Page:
Millions of Americans are still searching for jobs or facing home foreclosures. For them, the Great Recession drags on into its fifth year.
But for others, the U.S. economy is looking up.
Companies in certain sectors are buying equipment again and hiring workers. These pockets of strength — found in energy, technology, manufacturing, autos, agriculture and elsewhere — are helping invigorate the broader economy.
A liquefied natural gas tanker arrives at a gas storage station east of Tokyo on April 6, 2009. The shuttering of Japan's nuclear power plants has driven an increased reliance on natural gas and other fossil fuels.
Credit Toshifumi Kitamura / AFP/Getty Images
Steam rises from the Kawasaki natural gas power station in Kawasaki city, Kanagawa prefecture, on Aug. 25, 2011. Major utility companies in Japan have increased their use of liquefied natural gas by about 27 percent since the earthquake and nuclear disaster.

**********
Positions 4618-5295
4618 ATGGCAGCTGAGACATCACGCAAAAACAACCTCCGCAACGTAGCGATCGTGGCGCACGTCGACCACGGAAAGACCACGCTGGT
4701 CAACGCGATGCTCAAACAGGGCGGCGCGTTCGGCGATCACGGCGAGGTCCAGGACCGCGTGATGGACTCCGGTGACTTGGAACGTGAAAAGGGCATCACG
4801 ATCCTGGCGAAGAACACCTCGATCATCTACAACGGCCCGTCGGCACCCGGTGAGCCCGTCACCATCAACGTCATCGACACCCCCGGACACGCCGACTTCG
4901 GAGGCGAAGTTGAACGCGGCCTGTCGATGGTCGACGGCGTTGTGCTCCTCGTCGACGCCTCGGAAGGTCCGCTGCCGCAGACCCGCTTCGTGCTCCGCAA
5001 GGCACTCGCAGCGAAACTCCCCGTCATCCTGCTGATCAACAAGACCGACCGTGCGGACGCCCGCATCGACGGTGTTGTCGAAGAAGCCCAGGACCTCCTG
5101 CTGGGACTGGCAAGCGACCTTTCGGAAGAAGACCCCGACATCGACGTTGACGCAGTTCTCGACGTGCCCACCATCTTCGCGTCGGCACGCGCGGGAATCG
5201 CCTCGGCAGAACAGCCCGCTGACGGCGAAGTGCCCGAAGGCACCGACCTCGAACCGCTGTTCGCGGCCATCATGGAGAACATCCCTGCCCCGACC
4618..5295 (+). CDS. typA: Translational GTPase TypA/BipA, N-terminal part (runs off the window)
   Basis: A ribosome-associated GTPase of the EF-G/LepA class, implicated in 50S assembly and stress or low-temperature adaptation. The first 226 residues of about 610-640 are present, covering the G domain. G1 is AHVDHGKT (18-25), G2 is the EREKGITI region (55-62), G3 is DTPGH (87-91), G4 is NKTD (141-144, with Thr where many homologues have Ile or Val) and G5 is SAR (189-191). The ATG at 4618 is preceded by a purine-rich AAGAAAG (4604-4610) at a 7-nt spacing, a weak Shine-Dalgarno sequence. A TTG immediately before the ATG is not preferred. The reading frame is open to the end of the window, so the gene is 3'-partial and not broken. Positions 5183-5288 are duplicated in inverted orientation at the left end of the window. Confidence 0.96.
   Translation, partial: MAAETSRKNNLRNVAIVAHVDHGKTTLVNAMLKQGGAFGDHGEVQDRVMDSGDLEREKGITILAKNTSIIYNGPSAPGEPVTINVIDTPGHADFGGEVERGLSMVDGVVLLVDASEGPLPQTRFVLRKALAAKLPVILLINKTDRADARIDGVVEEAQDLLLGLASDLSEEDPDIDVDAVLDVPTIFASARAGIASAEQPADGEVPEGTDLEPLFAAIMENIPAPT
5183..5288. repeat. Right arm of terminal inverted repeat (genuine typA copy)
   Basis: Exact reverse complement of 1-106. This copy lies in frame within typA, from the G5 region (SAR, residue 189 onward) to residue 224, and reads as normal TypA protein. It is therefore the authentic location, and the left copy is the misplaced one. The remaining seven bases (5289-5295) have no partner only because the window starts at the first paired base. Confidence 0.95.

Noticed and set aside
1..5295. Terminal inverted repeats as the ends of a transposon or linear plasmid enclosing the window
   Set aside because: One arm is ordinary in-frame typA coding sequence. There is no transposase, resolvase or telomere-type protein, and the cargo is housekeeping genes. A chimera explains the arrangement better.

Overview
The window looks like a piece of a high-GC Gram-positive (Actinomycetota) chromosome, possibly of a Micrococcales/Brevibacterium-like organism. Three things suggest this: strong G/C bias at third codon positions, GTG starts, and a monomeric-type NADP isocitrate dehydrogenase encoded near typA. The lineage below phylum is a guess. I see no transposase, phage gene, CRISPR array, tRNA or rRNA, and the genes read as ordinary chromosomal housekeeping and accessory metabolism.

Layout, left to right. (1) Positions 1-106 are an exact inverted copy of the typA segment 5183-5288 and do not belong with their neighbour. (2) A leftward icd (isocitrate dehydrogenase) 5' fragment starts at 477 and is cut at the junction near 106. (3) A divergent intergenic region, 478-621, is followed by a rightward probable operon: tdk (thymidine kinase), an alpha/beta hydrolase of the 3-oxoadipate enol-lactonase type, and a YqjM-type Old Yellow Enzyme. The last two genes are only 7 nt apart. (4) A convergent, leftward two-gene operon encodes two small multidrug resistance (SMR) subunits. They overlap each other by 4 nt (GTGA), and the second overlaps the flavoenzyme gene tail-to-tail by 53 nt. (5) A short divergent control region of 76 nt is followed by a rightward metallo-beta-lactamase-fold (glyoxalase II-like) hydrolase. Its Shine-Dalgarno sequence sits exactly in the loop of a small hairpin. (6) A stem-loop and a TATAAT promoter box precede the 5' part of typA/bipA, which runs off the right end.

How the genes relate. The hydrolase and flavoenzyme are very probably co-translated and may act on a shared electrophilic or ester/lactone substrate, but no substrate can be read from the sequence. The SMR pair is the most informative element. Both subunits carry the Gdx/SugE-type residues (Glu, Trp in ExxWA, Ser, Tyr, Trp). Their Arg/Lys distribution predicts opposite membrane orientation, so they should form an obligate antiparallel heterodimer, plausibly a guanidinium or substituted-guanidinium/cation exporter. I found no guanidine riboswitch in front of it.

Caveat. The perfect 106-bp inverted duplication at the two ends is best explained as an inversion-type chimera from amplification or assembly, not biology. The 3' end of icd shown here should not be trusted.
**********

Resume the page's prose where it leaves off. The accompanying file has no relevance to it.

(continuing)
The tsunami that struck Japan last year destroyed four nuclear reactors at the Fukushima Dai-ichi nuclear power station on the east coast of the country. Radiation spread through the air and into the ocean, and workers labored for weeks to quench the melting reactor cores. Farmland and numerous towns were evacuated and much remains off-limits.
Since then, Japan has been temporarily shutting down its remaining nuclear plants as the public debates whether to swear off nuclear power permanently. But saying no to nuclear has been and will continue to be costly.
Syrian girls attend a class in a makeshift classroom at a refugee camp on the Turkish-Syrian border in southern Turkey's Hatay province, on Feb. 8. More than 12,000 Syrians live in refugee camps in Hatay, and several thousand more have found accommodations elsewhere.